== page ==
Over the past few years, I have seen several common mistakes, and I thought it would be helpful to share my observations in the hope that others can learn from them as well. Here are the top ten mistakes I am seeing discipleship leaders make as they strive to foster an atmosphere of discipleship in their ministry to others:
A disciple is driven by a love for Jesus Christ that initiates a “dropping of the nets” in order to follow him. The reality behind my recent experience is that deep down inside, I knew for many years that what I was doing was going to have to change, but the Lord waited to give me that invitation until the time was right
It will take real oversight and ongoing training to help small group leaders overcome the very “programmatic” mindset that has dominated parish catechesis, sacramental preparation, and youth ministry for decades. Parish coordinators and pastors will need to individually disciple leaders beyond dependence on a “program” until they have the personal freedom, experiences, skills, and knowledge to disciple teens in a way that is truly effective- with or without a “program.”
As we begin to move towards a more discipleship focused youth ministry, I am observing several developments in regard to parents and how they are being engaged. Here are seven of them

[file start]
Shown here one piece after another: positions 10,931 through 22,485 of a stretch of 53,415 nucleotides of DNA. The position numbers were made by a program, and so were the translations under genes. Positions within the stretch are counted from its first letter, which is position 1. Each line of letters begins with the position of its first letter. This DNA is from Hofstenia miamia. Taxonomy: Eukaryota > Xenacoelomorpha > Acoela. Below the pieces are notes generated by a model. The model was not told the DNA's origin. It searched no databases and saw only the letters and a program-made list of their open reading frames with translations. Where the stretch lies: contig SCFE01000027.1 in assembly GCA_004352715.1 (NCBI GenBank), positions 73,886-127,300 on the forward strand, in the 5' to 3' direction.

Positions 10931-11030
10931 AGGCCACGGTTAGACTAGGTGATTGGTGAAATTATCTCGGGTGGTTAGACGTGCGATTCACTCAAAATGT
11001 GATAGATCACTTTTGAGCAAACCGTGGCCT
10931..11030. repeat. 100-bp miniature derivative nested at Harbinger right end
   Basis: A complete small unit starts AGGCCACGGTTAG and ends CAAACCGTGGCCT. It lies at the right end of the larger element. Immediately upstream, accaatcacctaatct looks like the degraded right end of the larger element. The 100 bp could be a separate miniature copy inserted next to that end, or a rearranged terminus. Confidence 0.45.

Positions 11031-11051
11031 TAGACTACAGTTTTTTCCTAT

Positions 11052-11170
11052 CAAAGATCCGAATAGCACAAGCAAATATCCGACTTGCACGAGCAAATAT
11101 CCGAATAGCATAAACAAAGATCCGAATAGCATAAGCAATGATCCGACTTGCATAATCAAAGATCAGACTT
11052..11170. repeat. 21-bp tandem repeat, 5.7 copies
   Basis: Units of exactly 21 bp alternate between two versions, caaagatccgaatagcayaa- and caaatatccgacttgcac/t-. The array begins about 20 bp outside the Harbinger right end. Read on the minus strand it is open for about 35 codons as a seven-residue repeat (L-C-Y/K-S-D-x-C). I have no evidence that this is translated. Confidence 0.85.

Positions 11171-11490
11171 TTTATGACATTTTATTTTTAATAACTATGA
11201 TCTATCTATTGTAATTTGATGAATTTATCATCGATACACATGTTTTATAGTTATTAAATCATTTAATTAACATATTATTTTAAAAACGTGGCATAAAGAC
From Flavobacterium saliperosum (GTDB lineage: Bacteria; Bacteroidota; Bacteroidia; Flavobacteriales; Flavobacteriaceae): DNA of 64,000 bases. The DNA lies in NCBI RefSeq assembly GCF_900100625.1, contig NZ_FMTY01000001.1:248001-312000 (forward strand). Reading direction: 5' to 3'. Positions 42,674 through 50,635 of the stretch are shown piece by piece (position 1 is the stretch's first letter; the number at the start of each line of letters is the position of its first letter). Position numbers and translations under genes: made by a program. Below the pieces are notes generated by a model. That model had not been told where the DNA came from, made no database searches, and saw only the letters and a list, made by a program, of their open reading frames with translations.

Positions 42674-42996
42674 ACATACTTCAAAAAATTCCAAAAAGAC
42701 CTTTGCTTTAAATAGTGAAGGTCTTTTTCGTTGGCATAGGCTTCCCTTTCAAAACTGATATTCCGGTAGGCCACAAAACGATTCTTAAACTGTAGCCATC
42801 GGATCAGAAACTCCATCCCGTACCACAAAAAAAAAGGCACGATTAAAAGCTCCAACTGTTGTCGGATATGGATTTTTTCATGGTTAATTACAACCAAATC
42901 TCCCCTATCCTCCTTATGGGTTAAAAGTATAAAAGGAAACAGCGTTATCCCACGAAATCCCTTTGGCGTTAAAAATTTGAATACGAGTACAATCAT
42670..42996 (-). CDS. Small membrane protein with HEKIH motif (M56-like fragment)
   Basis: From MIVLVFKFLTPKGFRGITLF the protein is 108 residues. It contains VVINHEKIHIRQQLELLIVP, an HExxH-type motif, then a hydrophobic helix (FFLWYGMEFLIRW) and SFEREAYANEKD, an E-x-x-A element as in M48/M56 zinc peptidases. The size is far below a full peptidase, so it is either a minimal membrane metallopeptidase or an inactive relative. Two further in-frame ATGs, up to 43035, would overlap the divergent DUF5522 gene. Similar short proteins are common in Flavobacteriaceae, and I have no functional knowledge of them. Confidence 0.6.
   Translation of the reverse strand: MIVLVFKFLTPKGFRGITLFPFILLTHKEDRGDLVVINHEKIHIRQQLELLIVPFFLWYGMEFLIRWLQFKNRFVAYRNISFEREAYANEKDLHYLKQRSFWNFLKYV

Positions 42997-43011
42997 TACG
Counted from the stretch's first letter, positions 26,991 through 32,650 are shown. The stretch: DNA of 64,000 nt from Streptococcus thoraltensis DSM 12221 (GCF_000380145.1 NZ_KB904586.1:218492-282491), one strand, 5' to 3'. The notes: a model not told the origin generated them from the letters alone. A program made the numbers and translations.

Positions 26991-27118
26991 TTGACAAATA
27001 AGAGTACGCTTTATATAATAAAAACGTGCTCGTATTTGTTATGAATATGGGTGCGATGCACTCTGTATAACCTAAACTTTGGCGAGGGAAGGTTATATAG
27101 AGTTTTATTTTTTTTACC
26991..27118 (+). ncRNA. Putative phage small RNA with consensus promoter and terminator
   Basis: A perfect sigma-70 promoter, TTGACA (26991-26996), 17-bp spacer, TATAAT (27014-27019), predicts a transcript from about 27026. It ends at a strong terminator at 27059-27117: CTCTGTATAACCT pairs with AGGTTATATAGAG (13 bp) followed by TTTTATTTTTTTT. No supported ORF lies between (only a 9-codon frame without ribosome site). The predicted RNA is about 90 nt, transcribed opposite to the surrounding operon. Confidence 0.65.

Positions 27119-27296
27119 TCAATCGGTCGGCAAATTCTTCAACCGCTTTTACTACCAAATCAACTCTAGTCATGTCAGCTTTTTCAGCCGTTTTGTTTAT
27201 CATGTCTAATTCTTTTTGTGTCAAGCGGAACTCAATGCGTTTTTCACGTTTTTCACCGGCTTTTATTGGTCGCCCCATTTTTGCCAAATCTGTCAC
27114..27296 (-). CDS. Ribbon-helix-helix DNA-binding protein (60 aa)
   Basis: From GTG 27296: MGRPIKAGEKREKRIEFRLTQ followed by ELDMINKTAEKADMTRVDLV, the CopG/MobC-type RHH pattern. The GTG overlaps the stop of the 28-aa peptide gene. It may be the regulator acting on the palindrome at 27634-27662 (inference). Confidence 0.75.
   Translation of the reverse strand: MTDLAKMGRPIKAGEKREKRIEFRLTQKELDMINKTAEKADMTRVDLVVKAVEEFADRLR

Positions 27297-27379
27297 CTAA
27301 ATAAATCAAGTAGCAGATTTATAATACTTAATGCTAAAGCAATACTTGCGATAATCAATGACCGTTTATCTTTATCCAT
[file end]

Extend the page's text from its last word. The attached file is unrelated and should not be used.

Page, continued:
When parents have to pick and choose the things to which they will give their time and we give them the option to not be involved, why would they be? By not requiring them to be involved, we essentially tell them that we’ve got it covered or we don’t necessarily “need” their help.
I believe that in order for us to increase our effectiveness in youth ministry, we have to begin to provide opportunities for adults in the parish to practice being youth ministers. In Talent is Overrated, Geoff Colvin writes about “deliberate practice”. Deliberate practice is how people like Mozart and Tiger Woods achieved such great heights in the utilization of their skills. I believe that we can begin to help adults in the Church become great not just in youth ministry but in discipleship and evangelization as a whole if we can set them up for success- just like the people involved in Mozart and Tiger Woods’ lives did for them.
Fostering Accountability to Life Change in Discipleship Focused Youth Ministry starts by recognizing that we are not able to do in the 90-120 minutes a week all that needs to be done. If we are going to have ministry that truly helps youth, it will need to begin requiring more than simply attending our programming.
We must shift our mindset from figuring how to have the best program to how can we help each youth seek after the face of Christ. That is our program, and that is the magic pill.
It’s important to understand that having adults facilitate activities or discussion amongst a small group of teens doesn’t automatically make it discipleship. This is true first of all because “small group” is not synonymous with “discipleship”; just because it’s a small group doesn’t necessarily mean discipleship is happening.
With all of the variables that come with an approach as messy as Discipleship Focused Youth Ministry it, can be difficult for a parish coordinator to know how to respond. I thought it would be helpful to share just a few things I have seen a parish coordinator do well that can help support and encourage the discipleship in the parish as the new year begins.